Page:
The Jan. 6 House Select Committee held its first public hearing Thursday with uncertain political effect. Next Friday, eight days later, is the 50th anniversary of the break-in at the Democratic National Committee headquarters at the Watergate complex in Washington. The latter led to a summer of hearings in 1973. The following year, President Nixon resigned rather than face some impeachment and impeachment. America, says Michael Barone, was never the same again.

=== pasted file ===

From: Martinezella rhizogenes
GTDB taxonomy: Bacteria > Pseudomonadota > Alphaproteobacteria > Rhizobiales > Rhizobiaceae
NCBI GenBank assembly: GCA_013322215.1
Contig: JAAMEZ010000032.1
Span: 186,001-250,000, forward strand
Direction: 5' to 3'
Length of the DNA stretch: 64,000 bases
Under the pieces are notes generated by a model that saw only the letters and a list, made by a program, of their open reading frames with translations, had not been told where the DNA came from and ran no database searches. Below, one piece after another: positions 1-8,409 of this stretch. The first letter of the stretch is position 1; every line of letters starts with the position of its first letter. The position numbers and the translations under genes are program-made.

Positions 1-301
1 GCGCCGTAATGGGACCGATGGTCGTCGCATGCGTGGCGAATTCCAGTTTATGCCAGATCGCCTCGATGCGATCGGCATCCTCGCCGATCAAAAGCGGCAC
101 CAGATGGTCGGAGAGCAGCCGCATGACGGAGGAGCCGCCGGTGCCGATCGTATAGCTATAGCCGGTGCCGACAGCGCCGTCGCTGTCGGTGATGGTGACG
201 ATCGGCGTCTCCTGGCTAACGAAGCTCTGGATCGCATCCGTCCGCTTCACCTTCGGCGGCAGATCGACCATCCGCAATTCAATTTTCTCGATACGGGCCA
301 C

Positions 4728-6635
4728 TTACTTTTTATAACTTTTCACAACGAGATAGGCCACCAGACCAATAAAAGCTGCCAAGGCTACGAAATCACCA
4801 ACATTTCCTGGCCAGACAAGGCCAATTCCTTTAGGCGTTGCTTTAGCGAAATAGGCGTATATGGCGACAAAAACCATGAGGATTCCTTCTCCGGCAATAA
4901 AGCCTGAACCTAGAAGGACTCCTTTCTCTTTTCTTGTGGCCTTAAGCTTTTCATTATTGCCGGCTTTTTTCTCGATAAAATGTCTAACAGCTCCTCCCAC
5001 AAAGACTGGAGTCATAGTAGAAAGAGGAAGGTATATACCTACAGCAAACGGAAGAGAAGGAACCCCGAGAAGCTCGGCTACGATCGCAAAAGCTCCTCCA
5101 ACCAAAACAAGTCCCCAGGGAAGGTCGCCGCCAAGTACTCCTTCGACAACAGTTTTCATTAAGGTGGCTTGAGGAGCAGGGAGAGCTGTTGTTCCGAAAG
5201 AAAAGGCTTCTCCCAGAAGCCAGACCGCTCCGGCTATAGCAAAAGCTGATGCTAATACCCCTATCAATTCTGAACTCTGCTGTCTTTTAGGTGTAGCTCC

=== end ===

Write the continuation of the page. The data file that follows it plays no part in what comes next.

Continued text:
Mr. Barone, arguably the foremost journalistic historian of contemporary American politics, does not regard the timing of the anniversary as a happy coincidence. Of this week’s hearings, he says, “I don’t think they’re going to change public opinion. The Watergate hearings, on the other hand, had a defining impact, dropping Nixon’s approval rating from 68% in January 1973 to 31% in August. Beginning in May, they attracted a national audience, with live daytime coverage on all three television networks. But looking back five decades, Mr Barone believes Watergate was a historic turning point and had a detrimental influence on politics and journalism that still plagues us today.